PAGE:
The 17th Columbus Collision Wheelchair Rugby Tournament was held last weekend (Dec. 7-8, 2019), and ATF Medical was there to support the event.  Our Rehab Support Coordinator Brad Burns plays on the Buckeye Blitz team, and Executive Director of Rehab Technology Erin Zablocki and Shawnette Duelley, Manager, Rehab Technology were on hand to cheer them on. 

“You can’t understand how exciting these games are until you see one in person,” said Jeremy Finton, co-director of the Paralympic Sports Club in Columbus, Ohio.

Played on a basketball court – this time courtesy of the Cleo Dumaree Athletic Complex – wheelchair rugby got its start in Canada during the 1970s, gradually spread around the world and is now a Paralympic event.  It’s played by athletes with no or limited function in their arms or legs.

Also known as “quad rugby” or “murderball,” wheelchair rugby features a set of four athletes from one team battling four from another.  They pass, dribble, block, and catch the ball, in a rough-and-tumble race to get it across the court. Specially crafted chairs take punishing hits, sometimes knocking players over.

“Fast-paced” is an understatement.

“Brad is an aggressive and enthusiastic player,” noted Finton, who also plays for the Buckeye Blitz and manages the team. “We were delighted to meet his coworkers, and we really appreciate ATF Medical’s sponsorship of the tournament.  Corporate sponsorships play an integral role in allowing us to provide recreational and competitive opportunities for adapted athletes throughout Ohio.”

Sports like wheelchair rugby give participants a sense of community and empowerment.  Players have a chance to interact with people who “get it,” according to Finton.

“Team dynamics do so much for your personal development, leading to organizational awareness, accountability, drive, and goal setting–things that spill over into the rest of your life, including in the professional world,” he added.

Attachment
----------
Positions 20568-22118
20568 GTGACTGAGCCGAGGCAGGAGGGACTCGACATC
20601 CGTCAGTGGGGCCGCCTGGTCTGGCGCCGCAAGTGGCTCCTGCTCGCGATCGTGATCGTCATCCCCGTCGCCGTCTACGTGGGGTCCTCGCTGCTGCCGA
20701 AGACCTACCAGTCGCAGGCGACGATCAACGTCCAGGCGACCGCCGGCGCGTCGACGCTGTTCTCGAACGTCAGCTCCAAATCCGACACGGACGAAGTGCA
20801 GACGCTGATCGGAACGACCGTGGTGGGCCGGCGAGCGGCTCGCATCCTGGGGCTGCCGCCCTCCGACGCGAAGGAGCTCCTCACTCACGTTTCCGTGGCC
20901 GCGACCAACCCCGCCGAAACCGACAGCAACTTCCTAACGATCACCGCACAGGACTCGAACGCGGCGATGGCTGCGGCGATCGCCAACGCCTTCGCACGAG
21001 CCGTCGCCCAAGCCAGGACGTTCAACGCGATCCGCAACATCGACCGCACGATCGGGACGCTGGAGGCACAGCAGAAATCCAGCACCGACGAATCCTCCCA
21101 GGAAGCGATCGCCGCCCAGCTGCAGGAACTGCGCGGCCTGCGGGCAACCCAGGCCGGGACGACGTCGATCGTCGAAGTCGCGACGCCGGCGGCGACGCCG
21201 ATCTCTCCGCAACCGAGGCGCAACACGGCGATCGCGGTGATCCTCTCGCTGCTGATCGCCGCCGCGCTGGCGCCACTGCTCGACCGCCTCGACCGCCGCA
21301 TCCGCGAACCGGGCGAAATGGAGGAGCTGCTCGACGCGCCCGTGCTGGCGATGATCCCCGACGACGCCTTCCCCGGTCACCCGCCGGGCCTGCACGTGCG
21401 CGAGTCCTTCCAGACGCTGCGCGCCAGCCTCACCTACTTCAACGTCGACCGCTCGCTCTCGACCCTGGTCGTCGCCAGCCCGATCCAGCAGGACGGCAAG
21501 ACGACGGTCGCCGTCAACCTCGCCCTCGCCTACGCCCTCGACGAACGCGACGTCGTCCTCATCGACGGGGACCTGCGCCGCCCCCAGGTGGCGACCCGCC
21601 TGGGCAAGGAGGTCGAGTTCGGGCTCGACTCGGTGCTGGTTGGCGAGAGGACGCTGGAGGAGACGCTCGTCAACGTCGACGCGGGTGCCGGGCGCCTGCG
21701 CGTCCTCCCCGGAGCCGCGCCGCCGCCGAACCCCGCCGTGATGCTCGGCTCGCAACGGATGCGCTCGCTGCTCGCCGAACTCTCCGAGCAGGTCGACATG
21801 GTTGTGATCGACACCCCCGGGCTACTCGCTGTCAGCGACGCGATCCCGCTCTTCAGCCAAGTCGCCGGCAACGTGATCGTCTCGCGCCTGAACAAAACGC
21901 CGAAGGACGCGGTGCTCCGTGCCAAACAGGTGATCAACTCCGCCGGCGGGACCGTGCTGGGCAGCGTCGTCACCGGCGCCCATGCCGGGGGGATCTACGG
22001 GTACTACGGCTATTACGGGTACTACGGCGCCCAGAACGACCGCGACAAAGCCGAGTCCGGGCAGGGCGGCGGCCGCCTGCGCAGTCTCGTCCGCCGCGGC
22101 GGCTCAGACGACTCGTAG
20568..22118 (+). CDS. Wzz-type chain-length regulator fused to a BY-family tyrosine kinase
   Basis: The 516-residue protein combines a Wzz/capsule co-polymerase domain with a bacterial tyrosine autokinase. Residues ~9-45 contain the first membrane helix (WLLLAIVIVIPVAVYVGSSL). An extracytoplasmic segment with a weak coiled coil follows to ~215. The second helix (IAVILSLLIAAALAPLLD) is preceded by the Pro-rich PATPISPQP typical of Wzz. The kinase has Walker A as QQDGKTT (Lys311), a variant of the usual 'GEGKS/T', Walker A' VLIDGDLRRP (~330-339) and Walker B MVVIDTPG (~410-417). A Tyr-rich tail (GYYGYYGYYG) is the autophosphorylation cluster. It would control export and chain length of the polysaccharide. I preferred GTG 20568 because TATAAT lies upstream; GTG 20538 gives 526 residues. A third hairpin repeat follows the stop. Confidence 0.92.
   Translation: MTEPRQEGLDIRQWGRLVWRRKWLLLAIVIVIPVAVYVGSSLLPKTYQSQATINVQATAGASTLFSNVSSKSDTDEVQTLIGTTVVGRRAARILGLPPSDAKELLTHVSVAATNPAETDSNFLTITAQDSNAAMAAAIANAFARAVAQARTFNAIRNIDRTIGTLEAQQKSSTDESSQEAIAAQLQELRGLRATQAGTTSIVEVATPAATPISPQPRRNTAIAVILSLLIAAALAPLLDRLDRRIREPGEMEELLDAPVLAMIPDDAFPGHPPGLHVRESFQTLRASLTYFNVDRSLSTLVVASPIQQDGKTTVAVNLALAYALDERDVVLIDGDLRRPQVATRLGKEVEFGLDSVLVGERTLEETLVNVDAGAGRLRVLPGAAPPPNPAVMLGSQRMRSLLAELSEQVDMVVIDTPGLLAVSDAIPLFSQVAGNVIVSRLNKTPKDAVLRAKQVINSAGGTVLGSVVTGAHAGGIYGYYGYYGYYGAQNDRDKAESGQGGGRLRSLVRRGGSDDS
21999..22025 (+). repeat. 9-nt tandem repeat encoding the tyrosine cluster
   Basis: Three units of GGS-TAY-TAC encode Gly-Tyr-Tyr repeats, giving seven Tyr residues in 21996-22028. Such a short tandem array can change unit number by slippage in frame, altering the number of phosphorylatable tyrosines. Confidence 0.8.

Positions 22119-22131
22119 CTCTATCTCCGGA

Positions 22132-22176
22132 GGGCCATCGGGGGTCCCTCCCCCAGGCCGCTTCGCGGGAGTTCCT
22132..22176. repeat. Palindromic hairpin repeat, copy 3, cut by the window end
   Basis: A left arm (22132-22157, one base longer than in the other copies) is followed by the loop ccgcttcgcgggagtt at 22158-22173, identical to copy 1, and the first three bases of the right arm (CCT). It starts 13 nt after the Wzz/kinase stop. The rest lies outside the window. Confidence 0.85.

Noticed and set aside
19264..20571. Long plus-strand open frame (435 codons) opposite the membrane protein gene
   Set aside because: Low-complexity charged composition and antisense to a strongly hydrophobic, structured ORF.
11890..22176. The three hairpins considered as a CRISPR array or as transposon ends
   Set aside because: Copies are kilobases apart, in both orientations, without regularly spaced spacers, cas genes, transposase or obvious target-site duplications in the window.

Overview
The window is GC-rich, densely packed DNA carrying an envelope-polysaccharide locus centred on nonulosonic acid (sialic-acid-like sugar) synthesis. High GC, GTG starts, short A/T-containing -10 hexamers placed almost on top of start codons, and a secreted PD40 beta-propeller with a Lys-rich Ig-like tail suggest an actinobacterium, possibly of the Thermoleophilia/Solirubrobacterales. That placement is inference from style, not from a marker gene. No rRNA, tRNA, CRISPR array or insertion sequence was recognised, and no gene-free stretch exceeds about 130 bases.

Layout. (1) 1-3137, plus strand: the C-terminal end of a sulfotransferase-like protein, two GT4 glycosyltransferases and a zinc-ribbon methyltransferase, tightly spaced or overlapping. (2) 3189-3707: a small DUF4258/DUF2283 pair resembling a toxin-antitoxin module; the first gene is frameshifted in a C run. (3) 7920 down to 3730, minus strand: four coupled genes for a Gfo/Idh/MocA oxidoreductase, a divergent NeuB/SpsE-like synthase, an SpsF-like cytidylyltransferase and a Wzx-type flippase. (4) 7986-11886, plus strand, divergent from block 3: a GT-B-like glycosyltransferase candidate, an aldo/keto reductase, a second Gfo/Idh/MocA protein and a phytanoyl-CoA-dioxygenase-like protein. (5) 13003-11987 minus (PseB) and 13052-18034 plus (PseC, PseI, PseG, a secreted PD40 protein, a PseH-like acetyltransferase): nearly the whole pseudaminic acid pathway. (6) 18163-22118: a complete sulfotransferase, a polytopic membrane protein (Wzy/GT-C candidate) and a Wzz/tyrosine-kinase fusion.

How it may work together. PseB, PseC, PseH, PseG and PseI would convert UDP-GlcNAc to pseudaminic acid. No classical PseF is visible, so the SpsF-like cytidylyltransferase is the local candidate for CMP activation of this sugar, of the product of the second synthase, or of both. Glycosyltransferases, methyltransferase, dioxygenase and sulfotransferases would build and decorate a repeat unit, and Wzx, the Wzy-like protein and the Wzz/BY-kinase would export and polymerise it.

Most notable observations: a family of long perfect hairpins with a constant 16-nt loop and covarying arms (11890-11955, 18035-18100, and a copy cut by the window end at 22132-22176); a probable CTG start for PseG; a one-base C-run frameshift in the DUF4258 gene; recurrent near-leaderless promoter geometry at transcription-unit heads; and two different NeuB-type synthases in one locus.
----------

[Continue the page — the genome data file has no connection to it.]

Find an event or find a team (they’re are always looking for new players) by searching www.usqra.org .

 

 

Erin Zablocki earns Master CEAC

Wednesday, November 20th, 2019

Our Executive Director of Rehab Technology, Erin Zablocki, CDME, CEAC, ECHM, just became a Master Certified Environmental Access Consultant. She is one of the first five people in the country to receive the Master certification.

Erin already held the Certified Environmental Access Consultant (CEAC) designation, which
was created to reduce the disparity in training and practice among professionals who evaluate the environmental access requirements of physically challenged people. Rehabilitation therapists, occupational therapists, physical therapists, and remodeling contractors are among the professionals who can earn the CEAC.

The Master Certified Environmental Access Consultant training takes CEACs to the next level, enhancing their knowledge of home modifications and accessibility products. The course Erin took provided specific training on six core product categories: residential ramps, grab bars, platform lifts, stair lifts, bathroom remodels, and transfer lifts.

New products, technologies and techniques are developed all the time, and ATF Medical supports our professionals as they learn better ways to help injured workers achieve independence through our rehab solutions.

We’re extremely proud of Erin who leads our rehab and adaptive housing solutions teams. Give her a shout out at ezablocki@atfmedical.com.

 

 

 

 

Wheelchair rugby, anyone?

Wednesday, November 13th, 2019

How about sky diving or bungee jumping in a wheelchair?

Our new Rehab Support Coordinator Brad Burns has done all these and more.

At the age of 24, Brad suffered severe injuries – a broken neck and spinal cord injury among them – in a car accident.  He went through two years of rehabilitation, and he knows the challenges of learning to use a power chair, migrating to a manual wheelchair and occasionally a walker.